Why is Party City closing profitable stores?
Party City has announced plans to close 45 stores. A surprise to some is that all the stores are four-wall profitable — some “extremely profitable” — and yet management says it is taking the action to improve profitability.
The chain typically closes between 10 and 15 stores each year. The announced closures represent about five percent of Party City’s 870 stores in North America.
On the retailer’s first-quarter conference call, Jim Harrison, CEO, said that when conducting its annual store portfolio review, management shifted the focus to market level performance and productivity rather than isolated stores. Due to the retailer’s vertical model, most stores are profitable independently on a four-wall basis.
He noted that Party City has consolidated the party retailing industry since 2007 with acquisitions of Factory Card & Party, iParty and other independents. With the acquired banners re-branded to Party City, the analysis deemed that many markets are now over-saturated with party stores.
Mr. Harrison expects to better maximize inventories with the closures and a substantial portion of the closed store sales will transfer to nearby locations. “This decision will allow us to better leverage our operating spend in these markets, which would be accretive to adjusted EBITDA on a full year basis,” he said.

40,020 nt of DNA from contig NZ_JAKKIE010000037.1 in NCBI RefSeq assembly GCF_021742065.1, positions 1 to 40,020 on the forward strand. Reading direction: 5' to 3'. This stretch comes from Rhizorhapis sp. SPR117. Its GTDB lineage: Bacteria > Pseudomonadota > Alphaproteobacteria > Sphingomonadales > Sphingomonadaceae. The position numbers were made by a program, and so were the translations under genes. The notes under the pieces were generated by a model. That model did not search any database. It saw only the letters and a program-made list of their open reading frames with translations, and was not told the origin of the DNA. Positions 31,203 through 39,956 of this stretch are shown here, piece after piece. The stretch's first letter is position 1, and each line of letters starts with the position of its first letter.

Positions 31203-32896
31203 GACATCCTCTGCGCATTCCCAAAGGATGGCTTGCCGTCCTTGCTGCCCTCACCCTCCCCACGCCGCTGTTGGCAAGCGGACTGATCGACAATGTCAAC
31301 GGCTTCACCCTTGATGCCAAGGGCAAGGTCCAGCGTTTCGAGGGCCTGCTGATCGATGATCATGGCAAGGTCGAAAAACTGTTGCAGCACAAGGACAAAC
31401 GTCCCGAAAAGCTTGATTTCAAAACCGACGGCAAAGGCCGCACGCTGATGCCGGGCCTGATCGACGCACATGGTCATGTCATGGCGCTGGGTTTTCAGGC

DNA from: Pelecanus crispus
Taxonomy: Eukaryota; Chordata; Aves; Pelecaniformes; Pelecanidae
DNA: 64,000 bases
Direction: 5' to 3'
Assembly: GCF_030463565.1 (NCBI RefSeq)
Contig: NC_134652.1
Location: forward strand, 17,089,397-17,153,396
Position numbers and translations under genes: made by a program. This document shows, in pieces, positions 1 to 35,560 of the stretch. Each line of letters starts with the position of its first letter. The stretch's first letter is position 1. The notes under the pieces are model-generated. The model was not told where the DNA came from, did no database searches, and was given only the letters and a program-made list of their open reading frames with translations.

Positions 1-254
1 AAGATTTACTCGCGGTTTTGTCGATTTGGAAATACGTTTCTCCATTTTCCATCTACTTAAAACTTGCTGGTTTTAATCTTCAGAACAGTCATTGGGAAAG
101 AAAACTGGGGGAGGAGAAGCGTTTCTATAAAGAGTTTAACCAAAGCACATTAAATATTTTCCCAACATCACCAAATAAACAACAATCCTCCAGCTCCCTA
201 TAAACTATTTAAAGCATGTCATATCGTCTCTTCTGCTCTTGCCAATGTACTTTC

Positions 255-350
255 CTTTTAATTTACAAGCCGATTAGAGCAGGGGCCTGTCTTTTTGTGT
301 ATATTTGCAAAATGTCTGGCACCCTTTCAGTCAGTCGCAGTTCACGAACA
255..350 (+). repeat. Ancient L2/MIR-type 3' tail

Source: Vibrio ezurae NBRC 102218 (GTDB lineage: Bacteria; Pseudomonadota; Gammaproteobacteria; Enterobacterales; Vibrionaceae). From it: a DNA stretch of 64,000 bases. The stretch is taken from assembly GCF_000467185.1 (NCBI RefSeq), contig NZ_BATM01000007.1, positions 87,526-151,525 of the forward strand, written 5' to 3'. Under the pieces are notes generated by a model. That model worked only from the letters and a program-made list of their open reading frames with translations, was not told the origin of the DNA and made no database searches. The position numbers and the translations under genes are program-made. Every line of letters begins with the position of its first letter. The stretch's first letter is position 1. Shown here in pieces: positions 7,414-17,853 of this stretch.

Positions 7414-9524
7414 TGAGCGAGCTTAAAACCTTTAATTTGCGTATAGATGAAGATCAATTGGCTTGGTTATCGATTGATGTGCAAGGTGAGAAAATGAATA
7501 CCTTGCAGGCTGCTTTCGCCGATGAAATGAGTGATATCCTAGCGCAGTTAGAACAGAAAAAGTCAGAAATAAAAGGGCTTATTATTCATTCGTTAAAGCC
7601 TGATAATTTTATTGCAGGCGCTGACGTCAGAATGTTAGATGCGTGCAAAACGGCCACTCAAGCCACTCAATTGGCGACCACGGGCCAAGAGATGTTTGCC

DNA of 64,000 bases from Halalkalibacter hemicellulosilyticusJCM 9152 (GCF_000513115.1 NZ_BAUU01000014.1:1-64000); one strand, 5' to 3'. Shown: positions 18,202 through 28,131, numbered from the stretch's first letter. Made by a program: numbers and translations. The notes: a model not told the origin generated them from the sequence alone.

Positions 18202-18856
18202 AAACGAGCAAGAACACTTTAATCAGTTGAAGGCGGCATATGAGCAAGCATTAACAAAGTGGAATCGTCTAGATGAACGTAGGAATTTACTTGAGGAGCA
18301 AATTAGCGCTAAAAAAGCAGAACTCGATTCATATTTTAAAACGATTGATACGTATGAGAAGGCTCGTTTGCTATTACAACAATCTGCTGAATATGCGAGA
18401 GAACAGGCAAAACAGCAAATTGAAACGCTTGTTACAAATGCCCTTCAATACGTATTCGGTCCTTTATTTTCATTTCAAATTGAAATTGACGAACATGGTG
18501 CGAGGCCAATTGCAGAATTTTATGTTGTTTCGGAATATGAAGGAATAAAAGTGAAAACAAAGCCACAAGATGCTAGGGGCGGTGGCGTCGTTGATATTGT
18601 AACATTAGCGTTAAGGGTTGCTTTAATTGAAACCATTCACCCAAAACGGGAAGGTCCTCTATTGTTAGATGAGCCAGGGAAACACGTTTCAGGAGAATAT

The market optimization also creates “capital flexibility” for selective new openings in under-penetrated markets in the future. Party City sees the opportunity to open more than 200 stores in the U.S. and Canada. A pilot of slightly smaller stores (7,000 to 10,000 square feet) may offer more opportunities.
Probed by analysts, Mr. Harrison insisted that “nothing changed in the markets per se” because online has increased its share of retail sales. The closing came despite 40 percent of Party City’s online orders coming from BOPIS. He stressed the move “really is driven by our overall focus on capital allocation, debt reduction and moving our leverage ratio toward our target of three times.”
Party City’s first-quarter earnings were in line with expectations, but sales were below targets as a continued global helium shortage is impacting its balloon business.
- Party City Announces First Quarter 2019 Financial Results And Updates Helium Availability Status – Party City
- Party City Holdco Inc. Q1 2019 Earnings Call Transcript – The Motley Fool
DISCUSSION QUESTIONS: Do you see more benefits than drawbacks in Party City’s decision to evaluate the health of leases by market rather than individual store performance? What role should any online opportunities or competitive pressures play in such real estate decisions?